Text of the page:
In 1453, Orthodox Christianity experienced not only the fall of Constantinople, but the beginning of the hibernation of a once-vibrant intellectual tradition: for nearly 400 years, most of the Orthodox world would suffer under Ottoman oppression. In the nineteenth century, the Orthodox Christian intellectual tradition would awaken from its slumber when Russian thinkers would begin responding to the flood of modern ideas and philosophies being imported from the West as a result of the reforms of Tsar Peter the Great. What is remarkable about this theological awakening is its consistency with the Byzantine intellectual tradition silenced by the Ottomans, most especially on the principle of divine–human communion as the core of Orthodox thought. Contemporary Orthodox theologians of the nineteenth and twentieth centuries would share a consensus that divine–human communion constitutes the very heart of Orthodox theology – it is where all theology thinking must begin and end. In addition to this consensus, the doctrine of the Trinity was considered, again in continuity with the Byzantine intellectual tradition, indispensable for conceptualizing the God–world relation in terms of divine–human communion. These points of agreement, however, did not preclude the development of three distinctive and, in part, mutually incompatible trajectories in contemporary Orthodox trinitarian theology. In this chapter, I will offer an analysis of the three most influential: the sophiology of Sergius Bulgakov, the apophaticism of Vladimir Lossky, and the communion ontology of John Zizioulas.
After centuries of neglect, Christian theologians renewed their attention to the doctrine of the Trinity in the latter half of the twentieth century. This revival of interest in the Trinity was not restricted simply to an understanding of God; perhaps for the first time in the history of Christian thought, Christian theologians were claiming that the affirmation that God is Trinity has radical implications for theological anthropology, i.e., for thinking about what it means to be human. Christian thinkers, of course, had always linked the understanding of being human to the being of God, but only in the twentieth century was the more explicit claim made that, since God's being is persons in communion, then human 'personhood' must be defined in terms of relationality and communion. In other words, humans are truly persons when they image the loving, perichoretic communion of the persons of the Trinity.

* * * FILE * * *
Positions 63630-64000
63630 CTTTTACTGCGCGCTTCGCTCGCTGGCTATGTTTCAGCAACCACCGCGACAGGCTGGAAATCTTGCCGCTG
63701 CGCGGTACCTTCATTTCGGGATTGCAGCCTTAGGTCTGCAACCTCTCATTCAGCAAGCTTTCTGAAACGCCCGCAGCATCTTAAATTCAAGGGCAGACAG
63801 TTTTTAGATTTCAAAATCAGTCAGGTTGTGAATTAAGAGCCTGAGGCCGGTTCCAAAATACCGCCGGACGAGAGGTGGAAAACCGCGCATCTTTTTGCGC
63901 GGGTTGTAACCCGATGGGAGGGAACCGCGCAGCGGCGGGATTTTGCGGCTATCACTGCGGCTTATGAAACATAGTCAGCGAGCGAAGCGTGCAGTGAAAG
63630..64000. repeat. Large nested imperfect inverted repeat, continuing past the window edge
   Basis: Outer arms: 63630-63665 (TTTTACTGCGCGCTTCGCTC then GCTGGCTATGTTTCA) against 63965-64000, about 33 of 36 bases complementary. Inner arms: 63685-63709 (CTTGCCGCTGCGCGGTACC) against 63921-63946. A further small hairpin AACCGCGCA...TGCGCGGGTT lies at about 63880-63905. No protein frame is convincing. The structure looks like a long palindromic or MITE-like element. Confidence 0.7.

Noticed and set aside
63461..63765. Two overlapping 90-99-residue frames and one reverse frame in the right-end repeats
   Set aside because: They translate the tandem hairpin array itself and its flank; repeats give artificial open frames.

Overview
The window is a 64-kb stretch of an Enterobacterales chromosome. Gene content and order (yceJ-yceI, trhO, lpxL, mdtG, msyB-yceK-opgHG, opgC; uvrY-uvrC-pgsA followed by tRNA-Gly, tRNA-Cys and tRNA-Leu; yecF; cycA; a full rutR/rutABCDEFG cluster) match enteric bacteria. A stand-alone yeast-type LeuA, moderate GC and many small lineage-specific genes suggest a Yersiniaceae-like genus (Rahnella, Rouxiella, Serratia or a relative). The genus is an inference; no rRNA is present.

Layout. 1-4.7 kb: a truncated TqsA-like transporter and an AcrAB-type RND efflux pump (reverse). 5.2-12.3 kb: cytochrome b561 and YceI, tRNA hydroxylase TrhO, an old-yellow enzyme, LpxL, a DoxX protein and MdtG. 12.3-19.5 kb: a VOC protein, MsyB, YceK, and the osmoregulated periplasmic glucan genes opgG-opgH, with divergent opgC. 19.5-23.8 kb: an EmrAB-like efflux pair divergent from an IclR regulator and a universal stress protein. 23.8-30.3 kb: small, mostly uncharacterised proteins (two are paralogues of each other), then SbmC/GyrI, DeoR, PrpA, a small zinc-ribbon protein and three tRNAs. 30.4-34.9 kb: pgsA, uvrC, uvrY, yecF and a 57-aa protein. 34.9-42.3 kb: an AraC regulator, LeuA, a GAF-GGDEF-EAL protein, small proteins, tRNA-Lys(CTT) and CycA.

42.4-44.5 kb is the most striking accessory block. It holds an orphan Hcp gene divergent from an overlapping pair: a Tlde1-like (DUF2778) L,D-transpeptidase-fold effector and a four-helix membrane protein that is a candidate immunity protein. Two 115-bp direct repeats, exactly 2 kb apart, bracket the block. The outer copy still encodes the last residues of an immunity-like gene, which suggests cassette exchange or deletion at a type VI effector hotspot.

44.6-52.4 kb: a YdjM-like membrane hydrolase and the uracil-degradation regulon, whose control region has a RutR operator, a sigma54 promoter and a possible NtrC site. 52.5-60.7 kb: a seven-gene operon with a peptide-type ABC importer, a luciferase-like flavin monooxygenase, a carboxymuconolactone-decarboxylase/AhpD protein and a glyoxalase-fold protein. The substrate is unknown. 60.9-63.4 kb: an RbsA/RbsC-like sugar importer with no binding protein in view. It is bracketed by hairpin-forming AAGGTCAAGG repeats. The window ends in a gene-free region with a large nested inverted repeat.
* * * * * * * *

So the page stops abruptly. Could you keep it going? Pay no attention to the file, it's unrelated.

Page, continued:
Orthodox theology in the twentieth century was very much a part of this revival and its influence is noticeable both in the theologies of the Trinity and in the attempt to relate the doctrine of the Trinity to theological anthropology. The Russian Sophiologists of the late nineteenth and early twentieth centuries were the first to forge the link between Trinity and personhood. Beginning with Vladimir Soloviev, the father of Russian Sophiology, Russian sophiological understandings of person can be interpreted as applying a trinitarian corrective to the German idealist philosophy of the transcendental ego. The Russian Sophiologists, especially Pavel Florensky and Sergius Bulgakov, identified the ‘person’ with the absolute freedom and irreducibility of the transcendental ego that philosophy discovers through an analysis of self-consciousness.
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